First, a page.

Now, obviously, most of these questions are part of a routine list for any physical, which I am happy to answer honestly and comfortably without hesitation. And although the nurse did “insulate my objections” by letting me know she was about to ask some personal questions in advance, therefore reducing my urge to protest as I knew what was coming, she did not build the level of rapport first needed to make circumcision jokes nor suggest I looked older than I am. This part of the visit is clinical, let’s try to keep it that way.
Perhaps most importantly, she missed the opportunity to provide any information about the other services the practice offers and ask if I was interested. How am I to get more engaged in what the practice offers, let alone purchase things, if I don’t know about them?
She left the room, and I was relieved when the doctor came in, not only because of the aforementioned but because he was a joy. Friendly but reserved, measured and unrushed, happy to meet with me, and genuinely curious about my concerns and condition. Another nurse followed him in shortly thereafter simply to take notes in the system. Again, a simple “Susie’s going to be here just to take notes while we talk about your treatment” would have gone a long way to let me know who she is and put me at ease speaking about things in front of her, particularly for other people who are not yet used to the need for this position since the advent of EMR.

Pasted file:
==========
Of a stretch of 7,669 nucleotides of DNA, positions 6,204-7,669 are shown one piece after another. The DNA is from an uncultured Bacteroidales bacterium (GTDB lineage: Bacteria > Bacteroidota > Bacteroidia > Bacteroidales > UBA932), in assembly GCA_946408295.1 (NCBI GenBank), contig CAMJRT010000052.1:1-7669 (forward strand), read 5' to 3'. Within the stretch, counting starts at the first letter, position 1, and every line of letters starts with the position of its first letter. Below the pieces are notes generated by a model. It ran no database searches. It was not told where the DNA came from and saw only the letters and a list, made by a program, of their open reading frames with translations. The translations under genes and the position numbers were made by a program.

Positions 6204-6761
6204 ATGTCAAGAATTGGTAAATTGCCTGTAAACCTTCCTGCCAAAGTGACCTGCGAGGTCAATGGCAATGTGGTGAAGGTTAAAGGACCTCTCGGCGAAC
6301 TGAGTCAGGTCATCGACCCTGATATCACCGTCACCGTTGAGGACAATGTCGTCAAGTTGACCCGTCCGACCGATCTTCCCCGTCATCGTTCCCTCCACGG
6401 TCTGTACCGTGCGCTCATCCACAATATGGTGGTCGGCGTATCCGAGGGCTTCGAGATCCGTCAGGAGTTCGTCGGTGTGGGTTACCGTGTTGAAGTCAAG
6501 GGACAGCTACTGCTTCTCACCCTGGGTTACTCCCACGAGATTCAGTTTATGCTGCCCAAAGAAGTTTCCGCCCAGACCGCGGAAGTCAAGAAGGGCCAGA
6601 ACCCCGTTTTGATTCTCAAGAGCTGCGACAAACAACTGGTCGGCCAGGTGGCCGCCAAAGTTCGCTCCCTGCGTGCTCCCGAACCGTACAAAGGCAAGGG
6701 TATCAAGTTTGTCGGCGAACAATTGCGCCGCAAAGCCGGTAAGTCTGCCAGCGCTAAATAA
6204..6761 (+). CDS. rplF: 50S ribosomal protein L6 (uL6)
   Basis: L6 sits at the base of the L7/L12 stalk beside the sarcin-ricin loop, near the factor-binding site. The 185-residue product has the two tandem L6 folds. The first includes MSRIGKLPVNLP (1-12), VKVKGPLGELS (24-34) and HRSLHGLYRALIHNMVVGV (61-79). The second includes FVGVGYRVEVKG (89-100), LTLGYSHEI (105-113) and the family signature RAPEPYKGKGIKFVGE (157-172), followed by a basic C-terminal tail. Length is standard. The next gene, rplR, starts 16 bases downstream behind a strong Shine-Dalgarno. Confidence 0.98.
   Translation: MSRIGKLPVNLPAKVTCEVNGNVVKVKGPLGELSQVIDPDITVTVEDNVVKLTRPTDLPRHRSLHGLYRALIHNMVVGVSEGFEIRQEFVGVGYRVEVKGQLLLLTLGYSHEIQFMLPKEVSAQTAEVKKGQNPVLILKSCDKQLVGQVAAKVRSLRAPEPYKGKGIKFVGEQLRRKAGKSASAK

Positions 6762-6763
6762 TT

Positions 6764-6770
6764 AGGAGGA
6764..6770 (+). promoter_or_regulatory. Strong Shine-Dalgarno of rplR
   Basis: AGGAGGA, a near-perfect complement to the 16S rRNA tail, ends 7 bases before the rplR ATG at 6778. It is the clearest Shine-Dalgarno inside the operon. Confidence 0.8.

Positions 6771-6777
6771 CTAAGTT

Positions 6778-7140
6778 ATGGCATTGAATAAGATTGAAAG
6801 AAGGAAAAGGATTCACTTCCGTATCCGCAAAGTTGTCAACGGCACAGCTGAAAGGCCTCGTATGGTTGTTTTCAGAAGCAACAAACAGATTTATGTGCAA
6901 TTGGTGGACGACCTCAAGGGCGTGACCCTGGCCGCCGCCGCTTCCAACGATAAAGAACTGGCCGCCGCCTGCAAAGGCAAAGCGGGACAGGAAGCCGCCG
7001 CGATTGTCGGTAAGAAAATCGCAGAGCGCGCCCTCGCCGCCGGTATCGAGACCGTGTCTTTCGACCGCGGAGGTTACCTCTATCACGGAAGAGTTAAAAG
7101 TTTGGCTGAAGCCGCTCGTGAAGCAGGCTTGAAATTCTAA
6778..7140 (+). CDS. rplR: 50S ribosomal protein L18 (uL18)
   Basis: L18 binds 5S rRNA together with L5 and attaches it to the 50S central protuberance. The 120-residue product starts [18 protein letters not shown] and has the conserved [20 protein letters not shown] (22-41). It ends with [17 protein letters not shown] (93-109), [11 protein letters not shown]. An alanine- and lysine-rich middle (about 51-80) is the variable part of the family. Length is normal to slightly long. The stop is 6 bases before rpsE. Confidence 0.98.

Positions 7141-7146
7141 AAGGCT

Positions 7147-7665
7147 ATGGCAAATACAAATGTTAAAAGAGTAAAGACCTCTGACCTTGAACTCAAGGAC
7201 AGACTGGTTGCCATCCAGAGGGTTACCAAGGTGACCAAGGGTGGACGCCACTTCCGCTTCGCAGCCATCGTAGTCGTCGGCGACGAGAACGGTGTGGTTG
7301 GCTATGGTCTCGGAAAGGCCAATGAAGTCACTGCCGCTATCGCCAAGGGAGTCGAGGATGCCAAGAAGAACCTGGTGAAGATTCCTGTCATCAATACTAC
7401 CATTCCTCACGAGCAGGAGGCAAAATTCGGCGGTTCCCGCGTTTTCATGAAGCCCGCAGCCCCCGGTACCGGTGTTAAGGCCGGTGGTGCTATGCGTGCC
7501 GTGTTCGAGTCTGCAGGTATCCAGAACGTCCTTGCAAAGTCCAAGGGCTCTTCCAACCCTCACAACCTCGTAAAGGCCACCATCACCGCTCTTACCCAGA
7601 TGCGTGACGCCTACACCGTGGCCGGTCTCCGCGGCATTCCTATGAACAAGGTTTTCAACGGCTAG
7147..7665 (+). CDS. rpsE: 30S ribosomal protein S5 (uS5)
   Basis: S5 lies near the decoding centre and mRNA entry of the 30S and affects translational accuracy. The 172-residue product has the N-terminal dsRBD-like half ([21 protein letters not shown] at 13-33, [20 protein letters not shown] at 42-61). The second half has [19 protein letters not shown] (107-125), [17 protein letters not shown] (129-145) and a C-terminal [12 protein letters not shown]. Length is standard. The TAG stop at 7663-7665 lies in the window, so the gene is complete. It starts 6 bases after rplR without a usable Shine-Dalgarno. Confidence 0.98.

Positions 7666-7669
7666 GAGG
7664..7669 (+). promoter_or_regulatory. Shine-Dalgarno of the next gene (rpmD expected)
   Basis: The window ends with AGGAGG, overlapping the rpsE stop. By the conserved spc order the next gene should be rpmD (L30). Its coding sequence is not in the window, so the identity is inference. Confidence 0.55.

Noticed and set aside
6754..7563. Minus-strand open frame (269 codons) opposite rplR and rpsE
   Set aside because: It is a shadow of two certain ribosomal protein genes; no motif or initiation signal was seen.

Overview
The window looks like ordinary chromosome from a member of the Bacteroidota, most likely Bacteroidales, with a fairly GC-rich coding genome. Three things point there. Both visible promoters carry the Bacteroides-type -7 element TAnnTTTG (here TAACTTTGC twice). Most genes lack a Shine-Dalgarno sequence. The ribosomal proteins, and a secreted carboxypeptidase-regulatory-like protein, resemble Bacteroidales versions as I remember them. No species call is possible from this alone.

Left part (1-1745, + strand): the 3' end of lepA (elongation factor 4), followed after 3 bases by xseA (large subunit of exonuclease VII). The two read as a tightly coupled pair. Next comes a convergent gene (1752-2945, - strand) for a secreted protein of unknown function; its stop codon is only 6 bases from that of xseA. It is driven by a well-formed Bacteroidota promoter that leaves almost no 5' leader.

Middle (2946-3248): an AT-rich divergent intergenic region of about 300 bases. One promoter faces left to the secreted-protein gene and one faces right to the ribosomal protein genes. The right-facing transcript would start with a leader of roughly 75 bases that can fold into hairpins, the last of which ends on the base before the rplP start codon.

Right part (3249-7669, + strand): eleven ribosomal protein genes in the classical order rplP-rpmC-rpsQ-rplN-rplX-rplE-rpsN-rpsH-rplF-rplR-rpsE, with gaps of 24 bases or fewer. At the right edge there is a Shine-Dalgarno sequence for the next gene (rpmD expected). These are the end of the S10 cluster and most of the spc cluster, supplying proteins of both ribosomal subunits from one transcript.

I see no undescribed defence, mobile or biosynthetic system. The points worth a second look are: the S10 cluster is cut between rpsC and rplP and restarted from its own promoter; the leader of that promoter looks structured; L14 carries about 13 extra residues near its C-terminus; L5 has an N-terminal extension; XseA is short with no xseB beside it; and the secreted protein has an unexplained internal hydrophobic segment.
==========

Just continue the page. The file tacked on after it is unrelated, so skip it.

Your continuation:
How about that multifaceted approach to preventive medicine I might be able to take advantage of? I didn’t hear anything about it until the doctor suggested I get an allergy test and consider the immunotherapy (which was a good thing because I learned the shocking fact that I am allergic to 56 of the 58 airborne and mold allergens tested for, when I considered myself asymptomatic). Apparently, Select Healthcare offers: concierge medicine, fitness and nutrition planning, a more comprehensive executive wellness system, and many other services that I might have been interested in, despite the out-of-pocket expense, had someone only taken the time to sit with me first to explain what was available and ask if I would like to proceed.
The Skinny on my Skin – Doctor Appointment 2
My next doctor visit, the following day, was to a dermatologist and didn’t unfold much differently. I expected a similar scenario, this time because I was visiting a well-known dermatologist, who also performs a lot of cosmetic treatments and procedures, merely for a standard full-body screening, plus some inquiry about cosmetic skincare. As we manage dermatologic practices here at YellowTelescope, I had a strong understanding of what to expect. What I didn’t expect was for the doctor to spend a ton of time in the screening, when he’s got more lucrative ways to spend his limited patient time.
After spending my time in the waiting room (twice as long as the previous visit) and filling out a wildly detailed questionnaire on an iPad, a nurse or patient coordinator, I assumed arrived in advance of the doctor. I thought, “finally someone trying to sell me something I’m hoping to buy!” Wrong again. Downright terse, she asked what I was there for. “Haven’t been to a derm in a long time, and I’d like to get a screening, have a couple of spots I want to make sure aren’t serious, and have some questions about cosmetic stuff.” She replied with, “OK, put on this gown and I’ll be back with the doctor.”